How ACS rapidly transports humanitarian aid
From the Rwandan Civil War of 1994 to the Kosovo War in 1998, from the Boxing Day Tsunami of 2004 to the cyclone in Burma in 2008, from the Haitian earthquakes of 2010 to the earthquakes in Nepal in 2015, and from the hurricane in Puerto Rico in 2017 to the Sudanese conflict of 2023, ACS has been delivering humanitarian aid to where it’s needed most for decades.
“Over the past 30 years, we’ve been involved in countless relief efforts around the globe,” says Ben Dinsdale, ACS’s cargo director of government and humanitarian services. “This includes the recent earthquakes in Turkey and Syria, where we arranged several aircraft charters transporting vital aid and search-and-rescue teams from around Europe.
“There are many reasons why we’re trusted in the industry and can respond so quickly with these types of missions. We’ve spent years building up airline relationships, gaining the trust of government agencies and NGOs, and perfecting an effective response strategy, allowing us to act quickly and efficiently during global relief efforts.”
The first of the devastating earthquakes in Turkey and Syria struck in the early hours of Monday 6th February. Within a few hours, we’d received calls from multiple governments and NGOs asking for our help with the relief effort. By Tuesday morning, we had our first representative on the ground at Gaziantep Airport to oversee the arrival of a chartered Airbus A330-200 carrying a search-and-rescue team from Germany.
“Our disaster response process is central to our ability to react quickly,” Ben says. “As soon as there’s a natural disaster or humanitarian crisis, we contact the affected country’s civil aviation authority to find out which airports are open and whether there are any new procedures for obtaining landing permits. We also call our airline partners to check which aircraft are available for charter and their rates.
“We then reach out to our clients to update them on aircraft availability and show our understanding of the current situation in the region.
“And we don’t stop there. We also contact the airports closest to the disaster to find out whether they’re operational, asking important questions like: Is the runway open or damaged? Is the tower in use? Is there fuel available? Is there a handling agent to contact? Is there damage to airport equipment that could hamper the unloading of aircraft?
“All of this information is updated on our system, where it can be accessed by every ACS broker around the world. This is a far cry from the spreadsheet we used to email around the business 15 years ago! Now we all have quick access to up-to-date information to relay to clients.
“We always aim to fly an ACS representative to the scene as quickly as possible. Having someone on the ground has a range of benefits, such as coordinating cargo arrivals, liaising with local authorities to expedite permits, and speaking to local relief teams to find out what they need. They can also notify us before any of our competitors if anything changes.”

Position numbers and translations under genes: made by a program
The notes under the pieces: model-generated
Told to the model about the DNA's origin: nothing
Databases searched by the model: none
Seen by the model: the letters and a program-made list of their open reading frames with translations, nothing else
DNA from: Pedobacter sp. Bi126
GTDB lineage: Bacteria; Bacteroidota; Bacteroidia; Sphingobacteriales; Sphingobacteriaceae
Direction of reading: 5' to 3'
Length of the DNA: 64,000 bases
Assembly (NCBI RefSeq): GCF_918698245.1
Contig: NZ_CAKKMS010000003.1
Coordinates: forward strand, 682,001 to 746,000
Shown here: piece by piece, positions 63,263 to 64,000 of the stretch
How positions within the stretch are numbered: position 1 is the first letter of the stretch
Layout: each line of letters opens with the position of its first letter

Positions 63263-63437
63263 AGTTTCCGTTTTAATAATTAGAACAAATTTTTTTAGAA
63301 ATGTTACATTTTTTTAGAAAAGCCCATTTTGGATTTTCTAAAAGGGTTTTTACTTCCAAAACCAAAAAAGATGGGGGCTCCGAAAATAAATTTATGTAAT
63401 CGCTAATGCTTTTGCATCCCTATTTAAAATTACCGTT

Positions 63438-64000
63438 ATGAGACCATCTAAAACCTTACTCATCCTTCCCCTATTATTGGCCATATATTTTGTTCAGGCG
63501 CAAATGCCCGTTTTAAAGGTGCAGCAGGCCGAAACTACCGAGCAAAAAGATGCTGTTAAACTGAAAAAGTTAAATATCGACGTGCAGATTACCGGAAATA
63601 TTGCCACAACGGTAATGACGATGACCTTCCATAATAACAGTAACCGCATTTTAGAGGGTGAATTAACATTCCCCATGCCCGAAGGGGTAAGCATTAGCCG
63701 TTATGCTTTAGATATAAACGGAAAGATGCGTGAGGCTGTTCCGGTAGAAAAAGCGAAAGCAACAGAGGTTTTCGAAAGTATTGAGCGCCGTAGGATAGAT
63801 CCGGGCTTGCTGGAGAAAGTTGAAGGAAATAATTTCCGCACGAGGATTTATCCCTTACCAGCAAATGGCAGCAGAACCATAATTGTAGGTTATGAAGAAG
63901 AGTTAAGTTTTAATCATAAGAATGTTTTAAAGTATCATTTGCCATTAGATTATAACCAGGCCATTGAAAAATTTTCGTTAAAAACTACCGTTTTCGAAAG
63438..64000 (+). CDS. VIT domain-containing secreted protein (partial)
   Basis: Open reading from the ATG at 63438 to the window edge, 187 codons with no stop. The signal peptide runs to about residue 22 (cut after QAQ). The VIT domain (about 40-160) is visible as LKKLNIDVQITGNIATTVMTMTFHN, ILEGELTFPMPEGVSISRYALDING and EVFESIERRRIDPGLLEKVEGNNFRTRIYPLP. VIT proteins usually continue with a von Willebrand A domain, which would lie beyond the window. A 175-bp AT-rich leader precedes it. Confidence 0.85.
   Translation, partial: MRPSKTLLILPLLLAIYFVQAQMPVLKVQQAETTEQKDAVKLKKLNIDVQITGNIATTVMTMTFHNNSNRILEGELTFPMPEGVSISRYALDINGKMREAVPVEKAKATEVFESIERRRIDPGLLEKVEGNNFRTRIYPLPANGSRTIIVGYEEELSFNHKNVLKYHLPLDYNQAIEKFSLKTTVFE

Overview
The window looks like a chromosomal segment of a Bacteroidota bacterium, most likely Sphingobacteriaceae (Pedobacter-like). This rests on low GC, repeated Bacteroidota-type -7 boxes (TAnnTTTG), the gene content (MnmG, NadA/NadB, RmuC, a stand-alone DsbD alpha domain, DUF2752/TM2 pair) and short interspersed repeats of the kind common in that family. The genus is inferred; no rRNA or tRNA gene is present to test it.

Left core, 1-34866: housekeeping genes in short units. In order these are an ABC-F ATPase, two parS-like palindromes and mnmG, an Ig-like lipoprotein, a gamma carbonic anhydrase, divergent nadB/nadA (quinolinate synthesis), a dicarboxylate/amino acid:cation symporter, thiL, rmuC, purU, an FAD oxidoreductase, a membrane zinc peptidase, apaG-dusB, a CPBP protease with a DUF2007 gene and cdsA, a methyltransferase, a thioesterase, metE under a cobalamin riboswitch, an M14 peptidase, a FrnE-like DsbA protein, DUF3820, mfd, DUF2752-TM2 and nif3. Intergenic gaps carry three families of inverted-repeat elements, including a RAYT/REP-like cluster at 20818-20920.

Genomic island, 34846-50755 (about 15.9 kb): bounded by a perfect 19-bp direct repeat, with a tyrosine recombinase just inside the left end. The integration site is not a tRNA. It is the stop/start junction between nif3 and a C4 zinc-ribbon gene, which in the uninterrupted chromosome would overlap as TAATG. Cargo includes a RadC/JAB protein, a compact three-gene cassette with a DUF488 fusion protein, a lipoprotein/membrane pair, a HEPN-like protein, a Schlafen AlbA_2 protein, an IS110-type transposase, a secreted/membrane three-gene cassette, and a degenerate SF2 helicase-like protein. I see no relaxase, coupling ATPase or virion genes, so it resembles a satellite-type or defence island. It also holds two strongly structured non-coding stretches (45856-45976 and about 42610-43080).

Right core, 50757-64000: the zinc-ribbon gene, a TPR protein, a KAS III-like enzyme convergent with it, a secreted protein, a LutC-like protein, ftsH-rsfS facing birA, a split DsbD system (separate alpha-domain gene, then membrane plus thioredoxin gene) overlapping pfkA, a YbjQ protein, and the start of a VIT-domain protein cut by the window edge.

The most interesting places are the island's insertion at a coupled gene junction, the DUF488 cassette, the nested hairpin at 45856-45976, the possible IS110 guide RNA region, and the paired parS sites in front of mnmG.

Having this process in place means we can not only offer our customers quick charter solutions, but also act as a reliable and trustworthy source of information.
“Any mistake in a relief scenario can be costly and devastating,” Ben continues. “I recall one instance during a crisis in Myanmar when a competitor organised an aircraft charter carrying Toyota Landcruisers, only to learn after it had landed that no equipment was available to unload the cargo. It sat there occupying vital airport space for around 24 hours, before flying back with the vehicles still onboard.
“By taking the time to contact local authorities and having a representative on the ground, at ACS we know exactly what’s possible at any given time and never leave anything to chance. That’s why so many governments and NGOs trust us to move their cargo, and why airlines are more likely to quickly provide us with a quote.”
“While it’s important to maintain ongoing connections with our clients, they usually only contact us during an emergency, with their opinion largely determined by the service we deliver in these moments.
“To be truly successful in this domain, airline relationships are incredibly important. If the relationship with an airline is good, they’re more likely to offer competitive charter rates; but if you don’t know what you’re doing or have up-to-date knowledge of the situation on the ground, operators won’t trust you to charter their aircraft.
“Over the last 30 years, we’ve proven our expertise and reliability to airlines around the world, allowing us to quickly check availability and prices when an emergency call comes in.”
ACS has over 30 offices across six major continents. As Ben explains, this is a huge benefit when responding to a natural disaster or humanitarian crisis.
“Having a global network means we can usually react quicker than our competitors. We’re operational 24 hours a day, so if there’s a natural disaster in Asia, for example, our offices in Hong Kong, Beijing, Shanghai, Singapore and India are in a similar time zone and can quickly respond to the initial request.
“Having experts around the world also means we can communicate in many different languages. Speaking a language native to the affected region is hugely helpful when trying to understand what’s happening, so we often ask our closest office to the epicentre of a disaster to handle the majority of our relief charters there.
“The combination of these factors makes ACS one of the most trusted global charter companies. Our process, global presence and work ethic allow us to rapidly respond to urgent charter requests all over the world, and our track record means government agencies and NGOs continually seek out our services when disaster strikes.”